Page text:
There are three main eras of golf course construction: pre-USGA greens (generally anytime before 1970), 1970 to 1990 (major era of USGA greens known for their sand-base) and post-1990 construction. “If you look at a course built in 1928, the only definitive indicator an architect has to find the old green is to study the contours,” Phelps says. “You examine what the grade looks like on and around the green as well as the designer’s strategy to try to figure out if there were any hole locations back in a particular corner at some point in time. You can also look at old photographs and drawings if there are any. You’re like an investigator, trying to figure out what the intent of the original designer was.”

On USGA greens, Phelps says you can probe to see where the sand base stops and topsoil starts; doing so will give you a good indication of where the original green ended. From the 1990s on, many architects began using a plastic membrane under the greens.

 “The intent wasn’t to have an indicator where the green was, it was to keep moisture in, but effectively it gives a marker of where the original edge of the green was, so you can dig down and find that old plastic barrier,” Phelps says.

Contemplating solutions
Depending on how far the green has crept in and how it was constructed, it may be possible to enlarge it by scalping the grass back out and overseeding it, Phelps says.

“For pre-1970 greens, you can often use topdressing and overseeding to expand the green back out because the soil under the collar is the same as under the green,” he says. “But when dealing with USGA greens, you have to be careful as you don’t want to mix soil types, which would cause superintendents nightmares.”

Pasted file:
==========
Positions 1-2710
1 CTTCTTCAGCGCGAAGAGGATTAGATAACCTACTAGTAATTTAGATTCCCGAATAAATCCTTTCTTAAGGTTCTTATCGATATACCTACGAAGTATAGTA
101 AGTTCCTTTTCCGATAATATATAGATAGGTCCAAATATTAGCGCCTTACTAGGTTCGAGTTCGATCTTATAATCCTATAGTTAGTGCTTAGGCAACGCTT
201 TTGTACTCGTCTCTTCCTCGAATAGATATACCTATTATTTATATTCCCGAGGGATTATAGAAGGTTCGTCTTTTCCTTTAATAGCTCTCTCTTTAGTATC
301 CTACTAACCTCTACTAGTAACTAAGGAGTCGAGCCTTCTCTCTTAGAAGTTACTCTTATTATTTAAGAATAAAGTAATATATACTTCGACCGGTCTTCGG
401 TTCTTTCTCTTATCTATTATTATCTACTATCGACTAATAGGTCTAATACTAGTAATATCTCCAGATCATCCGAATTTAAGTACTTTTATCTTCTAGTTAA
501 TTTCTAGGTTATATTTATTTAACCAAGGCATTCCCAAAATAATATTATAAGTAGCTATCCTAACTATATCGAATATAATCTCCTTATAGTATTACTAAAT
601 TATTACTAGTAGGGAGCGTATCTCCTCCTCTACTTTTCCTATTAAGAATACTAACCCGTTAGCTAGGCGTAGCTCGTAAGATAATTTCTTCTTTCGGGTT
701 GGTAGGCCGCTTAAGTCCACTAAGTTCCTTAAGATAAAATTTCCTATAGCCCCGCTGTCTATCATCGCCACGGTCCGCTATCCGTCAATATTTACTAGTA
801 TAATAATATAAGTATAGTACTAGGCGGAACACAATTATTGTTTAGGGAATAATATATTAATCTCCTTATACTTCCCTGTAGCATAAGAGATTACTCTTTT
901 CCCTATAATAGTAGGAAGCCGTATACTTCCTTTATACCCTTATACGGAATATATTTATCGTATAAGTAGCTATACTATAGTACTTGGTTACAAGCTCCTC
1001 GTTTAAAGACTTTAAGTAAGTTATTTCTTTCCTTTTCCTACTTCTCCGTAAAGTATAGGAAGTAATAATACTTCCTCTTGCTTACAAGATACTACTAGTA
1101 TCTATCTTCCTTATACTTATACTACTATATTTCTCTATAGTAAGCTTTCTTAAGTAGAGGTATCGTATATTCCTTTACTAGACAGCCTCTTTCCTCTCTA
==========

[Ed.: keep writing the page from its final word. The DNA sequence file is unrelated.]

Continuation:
Georgetown, Ky.-based architect Kevin Hargrave says the more expensive option, rather than these piecemeal solutions, is to recore the whole green after surveying the surface, and then bring back the sub grade to USGA specifications.

 “What a lot of clubs elect to do is to push the green out, core those pad areas where it’s evident the green has inched in and then create a modified soil profile mix that best as possible matches the characteristics of the existing green.

This process was the solution members chose at Southern Hills Country Club in Tulsa, Okla.

“When we dug into those greens they had clay tile, so we pulled that all out, redid the sub grade, surveyed the sub grade and then brought it back up from there,” Hargrave says. “When I first started doing these jobs it was messy; the contractors would disturb more. Now, they can go out in a day, do all the work and have it cleaned up by the next morning. You can get a green expansion done in two to three days and a lot of members don’t even know they were out there.”

Whether your greens have shrunk an inch or a foot, there are many ways to restore them to their original size. It all depends on when the greens were built and your budget.

 “We’ve had a lot of superintendents, even at high-end clubs, who have pushed their greens back out and then a year later they are already starting to encroach back into the center of the green,” Hargrave says. “It’s something there is no way to totally cure; it’s going to happen, the superintendent just needs to be leery of it over the year, check and monitor those areas, and repin now and then to get them back to where they are.” GCI

David McPherson is a freelance writer based in Toronto.